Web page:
Generate word-based passwords, inspired by XKCD/936.

Includes consideration for smart-phone keyboards, using space, period and comma as punctuation.

Unix based systems only, requires /usr/share/dict/words

Pat Beirne e07afd3c60 try the triple ``` in the 3 weeks ago
pwgen 805917b26c change the RUST version to match the new parameter list 3 weeks ago e07afd3c60 try the triple ``` in the 3 weeks ago 805917b26c change the RUST version to match the new parameter list 3 weeks ago

% pwgen(1) 1.3 | Misc % Pat Beirne


pwgen - a phrase-based password generator

Generate word-based passwords. Based on XKCD/936, word-based passwords are easier to remember than a string of random letters/numbers/punctuation.



Password generators can be found all over the internet, but most generate random combinations of letters + numbers + punctuation. If a combination of those is long enough to be secure, it is also long enough to be difficult to remember, and possible difficult to type.

The XKCD comic #936 introduced the idea that a phrase of 3, 4 or 5 common words can be used as a password that is sufficiently difficult to crack in our lifetimes. The program pwgen is a locally hosted generator of these kinds of pass phrases.

This program runs locally on a UNIX/Linux based computer, and the passphrase never crosses the network, so you can be sure that you're the only one who has ever seen it.

Simply invoke the program, and the defaults will give you a usable password phrase:

pwgen -S



as a potential pass phrase.


pwgen [-sSpPkKnNcCXMa] [-L <length>] [nummber of passwords]


   -s           pad with only spaces (default; for smartphone)
   -S           pad with period and comma (for smartphone)
   -p           pad with special characters
   -P           pad with numbers
   -k           connect the words as CamelCase
   -K           connect the words as snake_case
   -n           add a number at the beginning
   -N           add a number at the end
   -c           add a special character at the begnning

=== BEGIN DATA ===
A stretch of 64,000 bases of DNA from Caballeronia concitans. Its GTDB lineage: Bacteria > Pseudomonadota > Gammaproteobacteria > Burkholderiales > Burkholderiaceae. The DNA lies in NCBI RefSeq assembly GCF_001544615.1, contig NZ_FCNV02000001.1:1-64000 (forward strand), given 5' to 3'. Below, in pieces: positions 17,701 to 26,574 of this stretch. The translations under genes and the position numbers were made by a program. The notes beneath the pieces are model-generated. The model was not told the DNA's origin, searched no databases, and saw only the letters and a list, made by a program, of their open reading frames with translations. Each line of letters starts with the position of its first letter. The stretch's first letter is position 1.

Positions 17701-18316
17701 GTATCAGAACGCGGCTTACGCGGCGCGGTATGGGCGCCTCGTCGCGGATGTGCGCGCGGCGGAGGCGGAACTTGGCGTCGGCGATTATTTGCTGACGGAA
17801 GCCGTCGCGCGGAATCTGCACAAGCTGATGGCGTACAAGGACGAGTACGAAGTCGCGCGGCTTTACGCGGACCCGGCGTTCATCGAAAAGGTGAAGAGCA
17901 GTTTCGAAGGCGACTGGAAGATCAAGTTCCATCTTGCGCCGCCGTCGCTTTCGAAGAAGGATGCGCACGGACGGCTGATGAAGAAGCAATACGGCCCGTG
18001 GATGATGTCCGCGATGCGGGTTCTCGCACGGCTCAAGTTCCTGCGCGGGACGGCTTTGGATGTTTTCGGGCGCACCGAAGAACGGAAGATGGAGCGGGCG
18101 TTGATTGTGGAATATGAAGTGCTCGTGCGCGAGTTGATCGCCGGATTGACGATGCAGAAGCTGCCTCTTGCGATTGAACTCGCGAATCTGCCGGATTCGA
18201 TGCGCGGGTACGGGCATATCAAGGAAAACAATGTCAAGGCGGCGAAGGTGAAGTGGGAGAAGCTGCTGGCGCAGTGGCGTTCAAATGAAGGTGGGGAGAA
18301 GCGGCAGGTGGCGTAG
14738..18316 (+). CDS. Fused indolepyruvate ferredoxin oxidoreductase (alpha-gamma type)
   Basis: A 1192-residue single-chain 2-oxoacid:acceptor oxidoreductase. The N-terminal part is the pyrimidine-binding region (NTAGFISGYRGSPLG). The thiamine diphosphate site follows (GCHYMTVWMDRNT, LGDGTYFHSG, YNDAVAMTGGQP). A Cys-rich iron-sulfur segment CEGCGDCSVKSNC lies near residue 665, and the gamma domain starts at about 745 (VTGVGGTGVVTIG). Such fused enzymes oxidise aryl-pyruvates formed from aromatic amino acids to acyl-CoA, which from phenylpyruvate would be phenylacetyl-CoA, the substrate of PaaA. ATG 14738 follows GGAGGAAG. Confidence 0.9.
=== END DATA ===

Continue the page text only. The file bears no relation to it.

-C           add a special character at the end
   -M           capitalize the words
   -a           connect the words with a conjuction filler
   -X           same as -MNCS (capital, periods & commas, extra number & char)
   -L <n>       make pass phrases at least this long; default=20
   num_phrases  make multiple pass phrases, one per line; default=1

By default, pwgen will build a pass phrase using words from the dictionary at /usr/share/dict/words and add punctuation to separate the words.

$ pwgen
consequentlyi restraining

The -s and -S options add padding using spaces or periods/commas, making thease passphrases easy to type on a smartphone. Adding the -p option will padd the phrase using a "special characters"; the character will be one of !@#$%^&*()-_=+[{]}\\|;:/?.>,<~. Similarly, the -P option uses a number.

$ pwgen -s
garments mazes queasy
$ pwgen -S
$ pwgen -p
$ pwgen -P

The -L option allows you to specify a minimum length for the pass phrase, although the result may be a few characters longer than you requested, so that the words aren't chopped up.

$ pwgen -L 30
dittoed nonabrasive atomic exhaust

The -a option uses common English conjunctions to separate a pair of words. If the 2nd word starts with a vowel, the conjuntion "a" is changed to "an". I find these phrases much easier to remember than just a sequence of words.

$ pwgen -c
quick in a crowd

Part of the reason for using pass phrases is to make them easier to remember for us humans. Sometimes, the first phrases offered just doesn't seem memorable, so you can add a small integer after pwgen to get multiple offerings, and you can just choose the one that seems memorable to you.

$ pwgen 6

The -k and -K options will create CamelCase and snake_case respetively. You can use the -M option to capitalize all the dictionary words.

Some servers require numbers and "special characters" in the passwords, so the -n, -N, -c and -C allow you to add these characters at the beginning or the end of your passphrase. See the examples below.

The -X option is included to abbreviate a commonly used combination of -MNCS.


    -s    dog cat mouse        # default
    -p    dog#cat#mouse  
    -P    dog4cat4mouse  
    -c    !dog cat mouse  
    -C    dog cat mouse#  
    -n    4dog cat mouse
    -N    dog cat mouse4
    -cnCN $4dog cat mouse4$
    -M    Dog Cat Mouse
    -k    DogCatMouse
    -kN   DogCatMouse2
    -K    dog_cat_mouse
    -KMN  Dog_Cat_Mouse3
    -a    dog and a cat with mouse
    -aMS  Dog.and.a.Cat.with.Mouse
    -pa   dog#and#a#cat#with#mouse
    -paCN dog^and^a^cat^with^mouse5%
    -X    Dog.Cat.Mouse6&

Just select a format that you find memorable.


/usr/share/dict/words: a line separated list of words for the pass phrases

Words ending in 's are dropped by the import algorithm; this may need to be changed for other languages.


Don't bother trying the -ka combination....the results can be illegible.

This project is written in Python3 and duplicated in Rust. I wanted to learn Rust and compare the complexity of both.

See Also

Other implementations